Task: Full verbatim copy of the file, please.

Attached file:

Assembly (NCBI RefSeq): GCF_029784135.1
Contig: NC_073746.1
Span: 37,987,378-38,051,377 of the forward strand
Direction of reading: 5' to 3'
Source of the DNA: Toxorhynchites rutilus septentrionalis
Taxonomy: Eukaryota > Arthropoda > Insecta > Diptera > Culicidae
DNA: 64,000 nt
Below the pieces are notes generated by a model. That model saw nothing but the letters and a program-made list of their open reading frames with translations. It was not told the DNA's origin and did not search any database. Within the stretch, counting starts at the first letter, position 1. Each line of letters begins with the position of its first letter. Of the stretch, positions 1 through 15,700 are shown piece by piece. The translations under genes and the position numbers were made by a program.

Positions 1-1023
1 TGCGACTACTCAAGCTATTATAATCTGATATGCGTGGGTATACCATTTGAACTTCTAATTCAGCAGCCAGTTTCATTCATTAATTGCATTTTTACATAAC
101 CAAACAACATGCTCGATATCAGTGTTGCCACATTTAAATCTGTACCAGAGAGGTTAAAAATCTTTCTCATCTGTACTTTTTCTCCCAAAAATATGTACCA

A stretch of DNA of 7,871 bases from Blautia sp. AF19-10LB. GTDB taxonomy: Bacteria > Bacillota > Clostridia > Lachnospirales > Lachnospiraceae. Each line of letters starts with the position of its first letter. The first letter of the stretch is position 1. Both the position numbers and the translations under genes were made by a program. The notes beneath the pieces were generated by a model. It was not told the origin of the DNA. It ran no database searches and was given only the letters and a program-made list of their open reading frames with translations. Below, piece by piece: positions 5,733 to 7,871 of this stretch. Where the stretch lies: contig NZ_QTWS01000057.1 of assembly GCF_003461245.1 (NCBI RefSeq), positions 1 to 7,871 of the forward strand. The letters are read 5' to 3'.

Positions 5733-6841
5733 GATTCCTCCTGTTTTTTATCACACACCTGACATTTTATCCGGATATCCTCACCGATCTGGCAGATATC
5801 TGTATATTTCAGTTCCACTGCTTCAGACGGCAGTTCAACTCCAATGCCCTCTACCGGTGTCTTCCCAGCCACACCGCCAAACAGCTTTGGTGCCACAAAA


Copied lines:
Assembly (NCBI RefSeq): GCF_029784135.1
Contig: NC_073746.1
Span: 37,987,378-38,051,377 of the forward strand
Direction of reading: 5' to 3'
Source of the DNA: Toxorhynchites rutilus septentrionalis
Taxonomy: Eukaryota > Arthropoda > Insecta > Diptera > Culicidae
DNA: 64,000 nt
Below the pieces are notes generated by a model. That model saw nothing but the letters and a program-made list of their open reading frames with translations. It was not told the DNA's origin and did not search any database. Within the stretch, counting starts at the first letter, position 1. Each line of letters begins with the position of its first letter. Of the stretch, positions 1 through 15,700 are shown piece by piece. The translations under genes and the position numbers were made by a program.

Positions 1-1023
1 TGCGACTACTCAAGCTATTATAATCTGATATGCGTGGGTATACCATTTGAACTTCTAATTCAGCAGCCAGTTTCATTCATTAATTGCATTTTTACATAAC
101 CAAACAACATGCTCGATATCAGTGTTGCCACATTTAAATCTGTACCAGAGAGGTTAAAAATCTTTCTCATCTGTACTTTTTCTCCCAAAAATATGTACCA

A stretch of DNA of 7,871 bases from Blautia sp. AF19-10LB. GTDB taxonomy: Bacteria > Bacillota > Clostridia > Lachnospirales > Lachnospiraceae. Each line of letters starts with the position of its first letter. The first letter of the stretch is position 1. Both the position numbers and the translations under genes were made by a program. The notes beneath the pieces were generated by a model. It was not told the origin of the DNA. It ran no database searches and was given only the letters and a program-made list of their open reading frames with translations. Below, piece by piece: positions 5,733 to 7,871 of this stretch. Where the stretch lies: contig NZ_QTWS01000057.1 of assembly GCF_003461245.1 (NCBI RefSeq), positions 1 to 7,871 of the forward strand. The letters are read 5' to 3'.

Positions 5733-6841
5733 GATTCCTCCTGTTTTTTATCACACACCTGACATTTTATCCGGATATCCTCACCGATCTGGCAGATATC
5801 TGTATATTTCAGTTCCACTGCTTCAGACGGCAGTTCAACTCCAATGCCCTCTACCGGTGTCTTCCCAGCCACACCGCCAAACAGCTTTGGTGCCACAAAA